Sen. Ted Cruz dazzled the crowd, a flaming Wisconsin Gov. Scott Walker gave the keynote and Donald Trump was not yet a presidential candidate when the Faith and Freedom Coalition held their annual Road to Majority conference in 2015.
A year ago, Trump addressed an audience that had just locked up the Republican Party’s nomination for president.
The nation’s evangelicals will meet again this weekend in Washington, DC, for the conference, and with the GOP field relatively strong, the two-day gathering marks the first time that the biggest names in the race can be seen in the same period of summer. Audition season has begun. As Trump proved in 2015, a lot can change between the opening prayer on Friday and when voters start making their choices in January.
But entering the weekend, Trump remains firmly in the lead — a fact evident not only in recent polls but in the conference program itself. Trump, making his first personal appearance at a cattle call since announcing his 2024 bid, will serve as the keynote speaker for the event’s closing gala. The rest of the field — from bitter rival Florida Gov. Ron DeSantis to more likely candidates like former Arkansas Gov. Asa Hutchinson — will vie for attention from the morning crowd. as they take turns at the microphone before the conference breaks for lunch.
Trump’s allies, too, will fill most of the time in between. Last year’s losing Arizona gubernatorial nominee Kari Lake, conservative commentator Nick Adams and Judge Jeanine Pirro, Florida Rep. Byron Donalds and South Carolina Sen. Lindsey Graham is all set to speak. The Trump-heavy lineup highlights challenges for other candidates to emerge from a party still dominated by the former president.
“Donald Trump is probably the strongest front-runner and in the strongest position overall of anyone in my career,” said Ralph Reed, the founder and chairman of the Faith and Freedom Coalition.
But Reed added that Trump’s competition has a strong case to make, and there are paths for many of them to win the nomination. Reed chose DeSantis as a well-funded candidate who appeared to pose a serious threat to the former president.
A new CNN poll conducted by SSRS after his indictment and arrest on federal charges shows that Trump remains in the lead – 47% of registered Republican and Republican-leaning voters say that Trump was their first choice for the party’s nomination. That’s down from 53% in May. His support appears to have softened amid his legal troubles, with a larger portion of Republicans now saying they would not support him under any circumstances. DeSantis’ support remained steady at 26% and no other candidate in the growing field topped double figures.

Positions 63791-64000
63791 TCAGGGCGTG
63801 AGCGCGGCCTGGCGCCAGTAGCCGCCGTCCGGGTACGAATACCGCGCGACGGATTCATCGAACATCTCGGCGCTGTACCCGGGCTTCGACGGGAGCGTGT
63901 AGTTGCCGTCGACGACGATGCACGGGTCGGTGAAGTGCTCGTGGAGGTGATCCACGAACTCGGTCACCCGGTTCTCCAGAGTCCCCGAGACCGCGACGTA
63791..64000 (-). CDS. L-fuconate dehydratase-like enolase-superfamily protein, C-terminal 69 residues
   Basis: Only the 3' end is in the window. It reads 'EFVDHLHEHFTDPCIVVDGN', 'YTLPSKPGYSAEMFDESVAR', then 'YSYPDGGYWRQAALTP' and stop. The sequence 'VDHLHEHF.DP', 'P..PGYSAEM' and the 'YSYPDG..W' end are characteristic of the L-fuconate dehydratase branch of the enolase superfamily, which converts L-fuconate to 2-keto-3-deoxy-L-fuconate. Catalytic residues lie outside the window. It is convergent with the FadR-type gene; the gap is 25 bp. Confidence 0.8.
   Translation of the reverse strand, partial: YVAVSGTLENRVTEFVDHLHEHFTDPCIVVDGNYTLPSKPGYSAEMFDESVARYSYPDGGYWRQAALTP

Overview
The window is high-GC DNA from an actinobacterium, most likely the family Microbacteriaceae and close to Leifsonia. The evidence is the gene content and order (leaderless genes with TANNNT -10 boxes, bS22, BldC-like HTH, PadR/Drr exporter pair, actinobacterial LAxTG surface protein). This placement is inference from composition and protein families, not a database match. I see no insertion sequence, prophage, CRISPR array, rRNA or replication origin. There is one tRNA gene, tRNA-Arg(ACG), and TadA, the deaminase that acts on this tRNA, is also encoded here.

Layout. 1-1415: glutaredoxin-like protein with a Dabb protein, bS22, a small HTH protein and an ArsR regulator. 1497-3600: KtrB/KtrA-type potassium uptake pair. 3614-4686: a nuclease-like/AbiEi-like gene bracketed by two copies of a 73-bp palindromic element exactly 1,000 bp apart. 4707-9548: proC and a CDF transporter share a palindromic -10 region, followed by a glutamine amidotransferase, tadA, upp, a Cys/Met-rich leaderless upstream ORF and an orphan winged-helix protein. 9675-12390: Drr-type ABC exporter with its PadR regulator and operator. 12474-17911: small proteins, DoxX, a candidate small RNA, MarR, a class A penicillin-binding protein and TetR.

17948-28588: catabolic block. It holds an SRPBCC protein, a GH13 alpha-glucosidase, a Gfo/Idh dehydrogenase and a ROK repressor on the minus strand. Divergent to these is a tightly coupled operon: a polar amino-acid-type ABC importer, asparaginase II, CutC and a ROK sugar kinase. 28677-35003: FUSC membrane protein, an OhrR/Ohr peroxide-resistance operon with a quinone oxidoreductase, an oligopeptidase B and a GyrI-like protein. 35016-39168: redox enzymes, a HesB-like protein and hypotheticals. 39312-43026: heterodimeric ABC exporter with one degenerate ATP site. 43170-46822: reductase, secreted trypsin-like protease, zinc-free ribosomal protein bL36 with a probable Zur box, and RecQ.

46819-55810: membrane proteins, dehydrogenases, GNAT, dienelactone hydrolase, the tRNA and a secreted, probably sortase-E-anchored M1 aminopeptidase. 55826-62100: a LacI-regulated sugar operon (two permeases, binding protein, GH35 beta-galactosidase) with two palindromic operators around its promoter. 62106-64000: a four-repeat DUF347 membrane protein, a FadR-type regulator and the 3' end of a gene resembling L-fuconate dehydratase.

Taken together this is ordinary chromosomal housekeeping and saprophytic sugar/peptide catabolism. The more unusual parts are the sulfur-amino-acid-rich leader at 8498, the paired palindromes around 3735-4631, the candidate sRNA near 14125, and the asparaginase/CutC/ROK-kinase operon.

“For candidates who are not as high in the polls, this is an opportunity and an important opportunity for them to make their case,” Reed said. “If you’re not Donald Trump, it’s a short calendar where you have to win everywhere and you have to do it quickly. If someone wins one of the first three states, and especially Iowa or New Hampshire, it’s that race can change overnight. I think that’s part of why they’re all here.”
Former Vice President Mike Pence, businessman Vivek Ramaswamy, Hutchinson, South Carolina Sen. Tim Scott, former New Jersey Gov. Chris Christie and DeSantis will speak on Friday. Radio show host Larry Elder and former South Carolina Gov. Nikki Haley will address the conference on Saturday.
An audience of religious voters may not be the right place to throw the sharpest of elbows at Trump, but some have signaled their intention to engage with the former president in hopes of eroding his support among those conservative evangelical with influence in mainstream GOP politics .
Before the conference, a senior adviser to Christie’s campaign told CNN, “This is a discussion of character.”
“Should we always expect less from our leaders?” asked the adviser, referring to Trump. “Are we willing to forgive bad behavior going forward?”
DeSantis, meanwhile, is expected to announce the passage of Florida’s six-week abortion ban when he addresses an audience on Friday — a move Trump described as “extremely extreme,” a contrast between two that DeSantis was quick to point out. outside. The conference came a year after the Supreme Court overturned Roe v. Wade, the future of abortion access in the country is expected to loom large in the conservative gathering.
Republican voters are increasingly getting opportunities to expand the GOP field and evaluate it on an equal footing. Next week, Trump, DeSantis, Haley, Ramaswamy and Hutchinson will address a summit in Philadelphia hosted by Moms For Liberty, a relatively new but increasingly influential group of conservative women who focus on on most K-12 education issues.
The Road to Majority conference comes just two months before the first scheduled Republican presidential debate on August 23 in Milwaukee. Trump on Tuesday repeated his suggestion that he would not participate.
“Why should I let these people shoot me?” he told Fox News.
However, Trump’s appearance on Saturday in DC marked a change in approach from similar Republican gatherings. So far, when Trump has participated, it has been via video message, as he did at Faith and Freedom’s Iowa event earlier this year. Trump also skipped the annual “Roast and Ride” of Iowa Sen. Joni Ernst earlier this month, drawing the rest of the field entering the season.
Reed urged Trump to spend more time talking to voters and less time talking about his legal troubles and past elections.
“He has an amazing story to tell, and it’s why he’s doing so well with voters today,” Reed said. “But I think it’s important for him to talk about what that second-term agenda looks like.”